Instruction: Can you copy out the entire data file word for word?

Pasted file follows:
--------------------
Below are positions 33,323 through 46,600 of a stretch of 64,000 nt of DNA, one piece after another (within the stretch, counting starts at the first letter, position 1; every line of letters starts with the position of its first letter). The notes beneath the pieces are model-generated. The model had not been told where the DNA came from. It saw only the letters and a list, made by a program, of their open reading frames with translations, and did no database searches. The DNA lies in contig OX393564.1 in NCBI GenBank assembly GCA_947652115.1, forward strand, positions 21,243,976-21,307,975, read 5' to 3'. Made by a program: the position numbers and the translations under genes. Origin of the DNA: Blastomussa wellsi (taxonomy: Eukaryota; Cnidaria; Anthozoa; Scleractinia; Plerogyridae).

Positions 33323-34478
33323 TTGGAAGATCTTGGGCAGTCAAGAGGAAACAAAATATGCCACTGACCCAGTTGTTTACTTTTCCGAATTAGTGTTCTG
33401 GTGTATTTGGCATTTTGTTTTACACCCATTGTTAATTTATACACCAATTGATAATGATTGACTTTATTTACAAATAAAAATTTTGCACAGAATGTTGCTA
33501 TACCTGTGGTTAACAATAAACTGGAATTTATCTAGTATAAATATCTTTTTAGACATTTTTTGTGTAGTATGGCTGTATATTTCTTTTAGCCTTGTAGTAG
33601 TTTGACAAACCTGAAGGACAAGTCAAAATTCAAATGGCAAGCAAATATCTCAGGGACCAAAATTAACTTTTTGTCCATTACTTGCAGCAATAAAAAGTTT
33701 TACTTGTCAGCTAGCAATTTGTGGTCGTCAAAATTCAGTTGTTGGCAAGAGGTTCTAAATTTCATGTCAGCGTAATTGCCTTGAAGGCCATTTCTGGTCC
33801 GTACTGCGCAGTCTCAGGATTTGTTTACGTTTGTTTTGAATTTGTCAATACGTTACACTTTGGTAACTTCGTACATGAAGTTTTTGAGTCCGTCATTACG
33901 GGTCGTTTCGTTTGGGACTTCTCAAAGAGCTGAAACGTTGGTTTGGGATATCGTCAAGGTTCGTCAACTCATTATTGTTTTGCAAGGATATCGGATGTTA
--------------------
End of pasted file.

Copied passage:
Below are positions 33,323 through 46,600 of a stretch of 64,000 nt of DNA, one piece after another (within the stretch, counting starts at the first letter, position 1; every line of letters starts with the position of its first letter). The notes beneath the pieces are model-generated. The model had not been told where the DNA came from. It saw only the letters and a list, made by a program, of their open reading frames with translations, and did no database searches. The DNA lies in contig OX393564.1 in NCBI GenBank assembly GCA_947652115.1, forward strand, positions 21,243,976-21,307,975, read 5' to 3'. Made by a program: the position numbers and the translations under genes. Origin of the DNA: Blastomussa wellsi (taxonomy: Eukaryota; Cnidaria; Anthozoa; Scleractinia; Plerogyridae).

Positions 33323-34478
33323 TTGGAAGATCTTGGGCAGTCAAGAGGAAACAAAATATGCCACTGACCCAGTTGTTTACTTTTCCGAATTAGTGTTCTG
33401 GTGTATTTGGCATTTTGTTTTACACCCATTGTTAATTTATACACCAATTGATAATGATTGACTTTATTTACAAATAAAAATTTTGCACAGAATGTTGCTA
33501 TACCTGTGGTTAACAATAAACTGGAATTTATCTAGTATAAATATCTTTTTAGACATTTTTTGTGTAGTATGGCTGTATATTTCTTTTAGCCTTGTAGTAG
33601 TTTGACAAACCTGAAGGACAAGTCAAAATTCAAATGGCAAGCAAATATCTCAGGGACCAAAATTAACTTTTTGTCCATTACTTGCAGCAATAAAAAGTTT
33701 TACTTGTCAGCTAGCAATTTGTGGTCGTCAAAATTCAGTTGTTGGCAAGAGGTTCTAAATTTCATGTCAGCGTAATTGCCTTGAAGGCCATTTCTGGTCC
33801 GTACTGCGCAGTCTCAGGATTTGTTTACGTTTGTTTTGAATTTGTCAATACGTTACACTTTGGTAACTTCGTACATGAAGTTTTTGAGTCCGTCATTACG
33901 GGTCGTTTCGTTTGGGACTTCTCAAAGAGCTGAAACGTTGGTTTGGGATATCGTCAAGGTTCGTCAACTCATTATTGTTTTGCAAGGATATCGGATGTTA